Matt had just turned 40 when he was diagnosed with cancer in 2017. Our three beautiful children were aged 4, 5 and 16. Our whole lives ahead of us and full of enthusiasm for the things we wanted to achieve. A cancer diagnosis was definitely not part of the plan.
Matt was determined to battle through and fight this. We went through five gruelling months of operations and chemo, and came out of it feeling, at last, optimistic, believing that the worst was now behind us.
Then we received the devastating news that the cancer had spread. Matt was now terminally ill. That was the moment all hope was taken away.
The cancer was very aggressive and over the next few weeks I watched the rapid deterioration of the man I loved dying in front of me, helpless to do anything to ease his pain. That’s when The Hospice of St Francis stepped in.
Matt was an incredible family man and took great pride in playing an active role in everyday activities with the children. As the cancer advanced he became very sensitive to sounds and smells, which made spending time with the kids more difficult. I didn’t want this to be the way his life ended.
When we got to the Hospice, it was bright, and the windows were open: we were made to feel so welcome. They took control – they reassured us that his quality of life could be better, and that we would be able to spend good time together as a family. They helped Matt to manage the pain. Matt’s symptoms would change every day, and it was a huge relief that the staff could change his medication levels instantly. Matt could talk to them, and they always had time to talk to us.
We felt very lucky to get a bed at the Hospice. I felt confident that Matt was now receiving the best care possible.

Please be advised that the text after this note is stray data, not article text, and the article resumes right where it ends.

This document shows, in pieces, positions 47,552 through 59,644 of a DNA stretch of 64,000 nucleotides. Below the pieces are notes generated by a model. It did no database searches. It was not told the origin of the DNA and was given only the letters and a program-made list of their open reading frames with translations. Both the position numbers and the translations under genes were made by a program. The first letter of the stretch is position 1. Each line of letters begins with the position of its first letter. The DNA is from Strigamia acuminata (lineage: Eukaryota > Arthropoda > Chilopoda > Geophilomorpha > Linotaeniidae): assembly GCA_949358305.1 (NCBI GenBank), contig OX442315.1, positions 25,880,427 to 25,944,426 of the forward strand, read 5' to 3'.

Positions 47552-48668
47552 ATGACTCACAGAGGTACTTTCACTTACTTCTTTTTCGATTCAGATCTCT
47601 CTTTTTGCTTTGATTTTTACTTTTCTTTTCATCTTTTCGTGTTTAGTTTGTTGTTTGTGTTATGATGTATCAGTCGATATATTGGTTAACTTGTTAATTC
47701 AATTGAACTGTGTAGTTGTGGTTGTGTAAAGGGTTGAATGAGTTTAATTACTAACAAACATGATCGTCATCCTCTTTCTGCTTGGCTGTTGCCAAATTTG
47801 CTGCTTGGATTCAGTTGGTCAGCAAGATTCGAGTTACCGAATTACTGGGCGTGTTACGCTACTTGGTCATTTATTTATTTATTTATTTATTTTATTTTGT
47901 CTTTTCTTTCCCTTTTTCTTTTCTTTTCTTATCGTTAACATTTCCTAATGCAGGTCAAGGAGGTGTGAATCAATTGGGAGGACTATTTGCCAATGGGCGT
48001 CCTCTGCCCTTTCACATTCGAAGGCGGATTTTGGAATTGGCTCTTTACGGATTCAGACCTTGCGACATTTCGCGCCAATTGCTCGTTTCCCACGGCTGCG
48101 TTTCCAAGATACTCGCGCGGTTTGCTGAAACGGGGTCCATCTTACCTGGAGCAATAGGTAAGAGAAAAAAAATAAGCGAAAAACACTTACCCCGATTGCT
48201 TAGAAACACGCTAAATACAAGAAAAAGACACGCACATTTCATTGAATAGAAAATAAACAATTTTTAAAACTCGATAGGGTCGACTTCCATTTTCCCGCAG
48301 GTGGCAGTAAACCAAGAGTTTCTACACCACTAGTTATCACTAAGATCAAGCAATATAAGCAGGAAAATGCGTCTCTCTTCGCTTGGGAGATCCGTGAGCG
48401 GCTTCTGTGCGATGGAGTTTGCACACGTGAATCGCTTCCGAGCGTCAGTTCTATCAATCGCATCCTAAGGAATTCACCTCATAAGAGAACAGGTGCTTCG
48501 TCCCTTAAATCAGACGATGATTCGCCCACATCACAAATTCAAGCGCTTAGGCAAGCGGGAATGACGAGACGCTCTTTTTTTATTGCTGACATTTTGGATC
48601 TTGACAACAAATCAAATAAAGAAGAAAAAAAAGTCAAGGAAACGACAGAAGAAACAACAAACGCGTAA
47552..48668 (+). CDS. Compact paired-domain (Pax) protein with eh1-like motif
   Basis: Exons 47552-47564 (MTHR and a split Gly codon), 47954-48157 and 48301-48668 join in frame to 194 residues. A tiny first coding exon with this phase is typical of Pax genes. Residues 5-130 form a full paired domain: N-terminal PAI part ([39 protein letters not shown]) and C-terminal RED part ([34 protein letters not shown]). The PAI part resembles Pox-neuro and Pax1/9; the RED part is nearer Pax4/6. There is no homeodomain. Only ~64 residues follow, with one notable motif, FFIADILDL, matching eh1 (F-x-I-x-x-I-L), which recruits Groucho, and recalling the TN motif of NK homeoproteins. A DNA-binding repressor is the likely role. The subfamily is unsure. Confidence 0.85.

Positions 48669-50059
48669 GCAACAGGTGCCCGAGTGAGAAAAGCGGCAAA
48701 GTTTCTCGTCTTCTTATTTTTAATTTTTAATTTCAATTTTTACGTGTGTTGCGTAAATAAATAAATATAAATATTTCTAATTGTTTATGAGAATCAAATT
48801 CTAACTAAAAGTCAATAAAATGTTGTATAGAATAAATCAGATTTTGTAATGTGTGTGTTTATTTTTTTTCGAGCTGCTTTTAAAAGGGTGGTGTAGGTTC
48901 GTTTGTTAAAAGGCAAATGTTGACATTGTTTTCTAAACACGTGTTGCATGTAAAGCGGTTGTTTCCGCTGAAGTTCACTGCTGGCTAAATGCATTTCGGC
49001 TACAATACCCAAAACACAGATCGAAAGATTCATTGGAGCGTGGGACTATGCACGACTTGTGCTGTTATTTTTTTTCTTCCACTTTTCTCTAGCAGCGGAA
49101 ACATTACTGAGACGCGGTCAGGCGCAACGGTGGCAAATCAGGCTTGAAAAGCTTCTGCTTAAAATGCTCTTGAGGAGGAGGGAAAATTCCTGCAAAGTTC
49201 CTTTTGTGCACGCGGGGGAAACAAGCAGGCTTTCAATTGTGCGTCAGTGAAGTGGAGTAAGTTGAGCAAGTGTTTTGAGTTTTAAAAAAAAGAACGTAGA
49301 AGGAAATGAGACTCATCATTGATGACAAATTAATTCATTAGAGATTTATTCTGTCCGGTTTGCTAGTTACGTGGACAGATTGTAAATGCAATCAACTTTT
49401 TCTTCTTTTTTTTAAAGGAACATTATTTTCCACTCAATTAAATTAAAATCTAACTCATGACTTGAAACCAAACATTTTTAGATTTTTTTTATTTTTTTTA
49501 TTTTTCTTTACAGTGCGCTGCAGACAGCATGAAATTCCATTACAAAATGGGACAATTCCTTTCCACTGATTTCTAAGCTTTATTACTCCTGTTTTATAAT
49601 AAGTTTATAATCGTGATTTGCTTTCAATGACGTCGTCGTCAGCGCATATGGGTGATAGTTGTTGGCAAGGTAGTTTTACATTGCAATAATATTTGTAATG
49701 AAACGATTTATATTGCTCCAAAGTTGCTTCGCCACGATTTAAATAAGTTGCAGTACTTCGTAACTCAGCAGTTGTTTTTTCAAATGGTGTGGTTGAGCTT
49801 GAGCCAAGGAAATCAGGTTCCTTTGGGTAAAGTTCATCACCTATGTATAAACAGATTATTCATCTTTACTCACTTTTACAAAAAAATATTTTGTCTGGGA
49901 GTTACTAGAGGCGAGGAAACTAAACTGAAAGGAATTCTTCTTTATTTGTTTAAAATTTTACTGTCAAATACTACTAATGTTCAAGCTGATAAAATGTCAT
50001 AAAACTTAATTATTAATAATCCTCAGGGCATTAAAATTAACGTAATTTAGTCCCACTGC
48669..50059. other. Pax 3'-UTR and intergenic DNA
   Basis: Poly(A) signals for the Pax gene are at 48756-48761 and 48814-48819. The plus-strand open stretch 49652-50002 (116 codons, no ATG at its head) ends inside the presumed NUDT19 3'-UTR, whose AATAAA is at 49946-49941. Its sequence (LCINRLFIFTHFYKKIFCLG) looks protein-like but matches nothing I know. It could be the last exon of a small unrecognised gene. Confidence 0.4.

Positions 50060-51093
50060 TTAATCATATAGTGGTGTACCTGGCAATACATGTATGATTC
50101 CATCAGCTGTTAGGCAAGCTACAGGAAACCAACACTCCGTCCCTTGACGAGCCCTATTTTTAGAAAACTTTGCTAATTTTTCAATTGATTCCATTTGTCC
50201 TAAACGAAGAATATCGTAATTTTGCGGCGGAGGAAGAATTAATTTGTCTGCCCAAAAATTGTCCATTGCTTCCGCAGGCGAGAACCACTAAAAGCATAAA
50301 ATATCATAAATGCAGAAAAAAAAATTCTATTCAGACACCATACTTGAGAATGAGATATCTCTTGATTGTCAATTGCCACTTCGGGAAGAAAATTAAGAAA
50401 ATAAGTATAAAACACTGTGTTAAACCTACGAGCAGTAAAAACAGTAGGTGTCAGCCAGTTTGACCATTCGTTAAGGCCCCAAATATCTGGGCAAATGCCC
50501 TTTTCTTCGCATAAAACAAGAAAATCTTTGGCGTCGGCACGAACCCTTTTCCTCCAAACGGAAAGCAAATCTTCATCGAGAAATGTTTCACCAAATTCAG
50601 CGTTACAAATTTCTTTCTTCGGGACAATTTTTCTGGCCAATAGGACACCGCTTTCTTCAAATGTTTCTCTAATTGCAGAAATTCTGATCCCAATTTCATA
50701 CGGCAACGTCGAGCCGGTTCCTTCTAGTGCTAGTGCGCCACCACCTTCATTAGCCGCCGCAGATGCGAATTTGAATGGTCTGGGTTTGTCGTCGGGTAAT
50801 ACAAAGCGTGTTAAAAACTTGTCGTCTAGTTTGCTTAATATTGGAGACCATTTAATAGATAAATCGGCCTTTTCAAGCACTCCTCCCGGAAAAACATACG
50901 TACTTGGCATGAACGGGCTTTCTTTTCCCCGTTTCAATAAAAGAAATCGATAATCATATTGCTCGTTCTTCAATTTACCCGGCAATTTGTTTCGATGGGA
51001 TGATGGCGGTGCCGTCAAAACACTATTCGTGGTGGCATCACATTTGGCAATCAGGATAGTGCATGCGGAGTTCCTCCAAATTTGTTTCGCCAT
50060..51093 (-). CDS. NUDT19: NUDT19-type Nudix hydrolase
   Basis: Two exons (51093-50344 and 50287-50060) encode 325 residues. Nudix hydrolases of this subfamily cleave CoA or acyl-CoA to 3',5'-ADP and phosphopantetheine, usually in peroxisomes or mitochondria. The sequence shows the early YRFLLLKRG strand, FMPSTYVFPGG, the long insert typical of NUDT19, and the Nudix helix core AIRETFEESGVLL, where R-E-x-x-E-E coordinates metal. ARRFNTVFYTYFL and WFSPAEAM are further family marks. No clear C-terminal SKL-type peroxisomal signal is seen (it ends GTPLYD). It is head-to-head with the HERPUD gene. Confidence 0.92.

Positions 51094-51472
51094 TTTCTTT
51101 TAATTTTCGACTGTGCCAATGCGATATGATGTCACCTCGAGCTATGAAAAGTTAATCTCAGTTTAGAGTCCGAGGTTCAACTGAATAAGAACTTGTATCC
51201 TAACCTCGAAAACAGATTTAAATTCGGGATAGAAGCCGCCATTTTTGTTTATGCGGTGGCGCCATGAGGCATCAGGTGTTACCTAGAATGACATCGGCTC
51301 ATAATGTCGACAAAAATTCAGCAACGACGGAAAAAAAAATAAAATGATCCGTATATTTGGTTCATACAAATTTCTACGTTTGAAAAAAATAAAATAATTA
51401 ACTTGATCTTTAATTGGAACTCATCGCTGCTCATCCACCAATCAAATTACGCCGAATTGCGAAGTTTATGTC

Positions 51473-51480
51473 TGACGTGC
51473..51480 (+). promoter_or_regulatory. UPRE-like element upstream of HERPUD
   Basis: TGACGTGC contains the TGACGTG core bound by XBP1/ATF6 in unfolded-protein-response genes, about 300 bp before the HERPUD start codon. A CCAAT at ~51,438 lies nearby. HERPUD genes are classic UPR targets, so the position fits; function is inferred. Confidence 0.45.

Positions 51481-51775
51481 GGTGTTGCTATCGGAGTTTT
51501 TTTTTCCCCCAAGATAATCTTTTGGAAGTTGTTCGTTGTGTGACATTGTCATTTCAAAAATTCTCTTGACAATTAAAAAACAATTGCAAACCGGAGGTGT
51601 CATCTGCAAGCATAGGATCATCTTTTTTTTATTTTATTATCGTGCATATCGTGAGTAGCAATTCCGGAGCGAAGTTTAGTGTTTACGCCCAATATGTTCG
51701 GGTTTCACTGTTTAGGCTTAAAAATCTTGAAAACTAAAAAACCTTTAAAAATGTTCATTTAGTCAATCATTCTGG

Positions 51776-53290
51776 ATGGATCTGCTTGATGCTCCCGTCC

They gave Matt hope – not that he could be cured, but that they could enable him to make special memories by spending more quality time with our children.
Then Mother’s Day came around. When things had been looking better, Matt had booked a restaurant for us to go out for breakfast. It became obvious that it wasn’t going to be possible. But the kids are big on occasions like this and we wanted to make it as special as possible for them.
So, Chris in the kitchen made us delicious pancakes for Mother’s Day. After a while Matt went for a rest and the kids spent some time in the sunshine outside. The snowdrops were out, and Scarlett, our daughter, was running around. It took the pressure off Matt. He could see they were happy.
In a nutshell, it was the hope that the Hospice gave us – which sounds silly with a terminal illness – but we had the hope that we would achieve the things we wanted to achieve. They give you hope for less pain, a better state; a Mother’s Day breakfast.
I was in awe of the medical team and the level of dedication they had to Matt’s wellbeing. The medical care is fantastic, but it was the people in the place that made it special. Our families were always made to feel so welcome and everyone from the cleaners, catering staff, nurses, doctors and volunteers knew our names and checked in on how we were doing.
Matt formed strong friendships with nurses and many other staff. They never tried to get rid of the situation, they just had such a level of empathy and it was a beautiful place to spend the last few weeks of your life. That’s what blew us away. That’s what was so unexpected. It gave us a better end. I can’t rate it highly enough.
This year I’m taking part in Light Up a Life by dedicating a light in memory of Matt.
I hope you’ll join me.
Thank you for reading Matt and Rebecca's Story
Please click here if you would like to dedicate a light in memory
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